Joseph spent most of the days during his formative years traveling across the countryside partying and drinking. It was said that Joseph could consume 3 whole bottles of wine before he even began to feel the effects of alcohol. Ducreux became France's Drinker of the Year in 1750 after he challenged the Duke of Neboutuceduex to a jello shot contest. The exact number of shots Joseph had is debated, but experts agree that the number firmly rests somewhere between 10 and 15 over the course of an hour. The Duke died of alcohol poisoning, so no one really remembers him to well.
A short time after becoming drinker of the year, around the age of 15, Ducreux started to make a living as a caricature artist. Ducreux was taken on as an apprentice to the great caricature master, Rembrandt. Rembrandt taught Joseph all of the fine points of caricature comedy, and Joseph was an eager and fast learner. Rembrandt often said in his later years, "Who? Oh. Ducreux. What a damned fool he was, and yes I am jealous that after only a few hours of study under myself he was already better than I. Pass me that bottle of gin."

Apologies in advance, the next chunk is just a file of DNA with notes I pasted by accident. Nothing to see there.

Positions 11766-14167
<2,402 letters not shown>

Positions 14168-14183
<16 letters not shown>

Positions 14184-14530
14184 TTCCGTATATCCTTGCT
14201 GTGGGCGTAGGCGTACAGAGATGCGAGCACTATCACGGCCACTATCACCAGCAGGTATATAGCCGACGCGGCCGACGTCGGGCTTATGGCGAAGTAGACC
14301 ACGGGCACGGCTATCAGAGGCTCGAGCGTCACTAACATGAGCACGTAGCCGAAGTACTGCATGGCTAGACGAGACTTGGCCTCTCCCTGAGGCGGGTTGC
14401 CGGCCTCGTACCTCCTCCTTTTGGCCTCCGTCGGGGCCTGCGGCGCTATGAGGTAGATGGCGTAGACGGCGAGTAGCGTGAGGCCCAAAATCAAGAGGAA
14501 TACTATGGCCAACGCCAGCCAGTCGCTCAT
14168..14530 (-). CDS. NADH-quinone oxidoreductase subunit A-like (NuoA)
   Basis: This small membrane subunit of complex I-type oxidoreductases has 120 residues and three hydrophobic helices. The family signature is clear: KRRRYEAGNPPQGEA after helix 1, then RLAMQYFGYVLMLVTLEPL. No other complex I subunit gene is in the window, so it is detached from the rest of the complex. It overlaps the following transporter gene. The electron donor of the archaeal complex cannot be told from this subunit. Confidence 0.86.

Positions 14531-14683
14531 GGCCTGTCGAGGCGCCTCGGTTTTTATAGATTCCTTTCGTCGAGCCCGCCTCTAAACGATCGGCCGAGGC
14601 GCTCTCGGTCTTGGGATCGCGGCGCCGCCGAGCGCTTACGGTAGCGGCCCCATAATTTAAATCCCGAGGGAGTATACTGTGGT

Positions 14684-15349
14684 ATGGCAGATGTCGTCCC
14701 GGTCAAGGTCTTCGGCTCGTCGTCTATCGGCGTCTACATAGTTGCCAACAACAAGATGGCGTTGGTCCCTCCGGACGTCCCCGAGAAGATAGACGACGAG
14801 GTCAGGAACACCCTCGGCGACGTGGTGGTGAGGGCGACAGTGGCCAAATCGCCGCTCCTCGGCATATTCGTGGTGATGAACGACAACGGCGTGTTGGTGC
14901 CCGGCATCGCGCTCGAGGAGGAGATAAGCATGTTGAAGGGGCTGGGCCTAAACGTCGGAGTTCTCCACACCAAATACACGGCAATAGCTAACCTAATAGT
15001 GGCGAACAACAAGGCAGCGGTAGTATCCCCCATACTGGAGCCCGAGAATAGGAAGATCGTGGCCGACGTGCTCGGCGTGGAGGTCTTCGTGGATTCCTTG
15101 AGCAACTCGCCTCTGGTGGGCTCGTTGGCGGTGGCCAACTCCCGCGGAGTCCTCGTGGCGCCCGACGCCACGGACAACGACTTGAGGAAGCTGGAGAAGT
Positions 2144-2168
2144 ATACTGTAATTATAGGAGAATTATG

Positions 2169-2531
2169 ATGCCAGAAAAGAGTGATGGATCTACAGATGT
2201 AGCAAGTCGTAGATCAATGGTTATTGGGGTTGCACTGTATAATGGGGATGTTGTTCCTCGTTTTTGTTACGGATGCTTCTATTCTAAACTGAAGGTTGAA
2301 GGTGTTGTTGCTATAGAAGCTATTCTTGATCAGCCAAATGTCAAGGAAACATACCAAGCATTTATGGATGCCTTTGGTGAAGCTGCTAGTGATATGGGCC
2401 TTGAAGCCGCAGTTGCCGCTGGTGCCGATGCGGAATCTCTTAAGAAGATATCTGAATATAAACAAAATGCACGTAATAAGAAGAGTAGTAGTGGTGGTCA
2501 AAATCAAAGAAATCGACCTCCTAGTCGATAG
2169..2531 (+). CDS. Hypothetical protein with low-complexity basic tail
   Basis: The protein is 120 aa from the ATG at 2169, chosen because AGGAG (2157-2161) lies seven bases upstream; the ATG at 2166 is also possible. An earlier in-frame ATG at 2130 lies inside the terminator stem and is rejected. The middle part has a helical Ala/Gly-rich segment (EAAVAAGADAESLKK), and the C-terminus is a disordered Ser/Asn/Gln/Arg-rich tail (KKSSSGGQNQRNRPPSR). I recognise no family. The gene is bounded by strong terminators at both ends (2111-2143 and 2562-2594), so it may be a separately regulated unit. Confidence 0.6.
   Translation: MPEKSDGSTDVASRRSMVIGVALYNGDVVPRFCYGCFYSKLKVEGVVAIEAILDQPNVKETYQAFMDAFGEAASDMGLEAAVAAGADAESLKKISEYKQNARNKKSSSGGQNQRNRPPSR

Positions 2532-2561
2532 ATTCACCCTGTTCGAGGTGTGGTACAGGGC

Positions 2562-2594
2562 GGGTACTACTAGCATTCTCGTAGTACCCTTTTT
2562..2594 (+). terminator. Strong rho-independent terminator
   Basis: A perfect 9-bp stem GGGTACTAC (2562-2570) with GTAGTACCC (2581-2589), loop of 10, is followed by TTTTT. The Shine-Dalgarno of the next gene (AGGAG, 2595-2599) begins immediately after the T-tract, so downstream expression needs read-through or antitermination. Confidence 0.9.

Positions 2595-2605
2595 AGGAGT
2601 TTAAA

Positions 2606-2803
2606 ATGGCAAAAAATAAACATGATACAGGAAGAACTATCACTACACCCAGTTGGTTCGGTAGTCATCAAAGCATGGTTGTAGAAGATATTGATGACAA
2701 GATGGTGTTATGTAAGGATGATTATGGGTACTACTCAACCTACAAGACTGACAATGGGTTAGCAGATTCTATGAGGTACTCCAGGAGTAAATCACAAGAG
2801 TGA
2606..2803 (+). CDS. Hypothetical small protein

Ducreux had started his own caricature business by the age of 19. Having acquired a paint-by-numbers set the previous year after winning a game of Twister against Picasso and his mistresses, Ducreux soon taught himself to be an accomplished portrait painter. Strangely enough, this encounter is what led Picasso to start painting caricatures himself, mostly because of the loss of his coveted paint-by-numbers set. Ducreux on the other hand abandoned caricatures forever.
Career as a Portrait Painter
Joseph's incredible skills as both an artist and a philanderer had earned him quite a reputation throughout all of France and western Europe. Ducreux at the age of 25 was already the 14th richest man on the continent and had painted a dozen masterpieces. Word of his skills and notoriety reached all the way up to the King of France himself, 'Screwy' Louis XVI. King Louie offered Ducreux a spot in his royal court as the official Royal Portrait Master. His first task while on the job was to paint Marie Antoinette's portrait in commemoration of her marriage to the King. Joseph accepted the challenge and high-tailed it to Vienna in order to paint her. After screwing and deflowering her of her useless virginity, he painted her portrait. King Louis thought it was a marvelous piece of artwork and had it hung over his mantle next to the portrait of his dog. Thus was the beginning of one of the most illustrious portrait-painting careers the world has ever seen.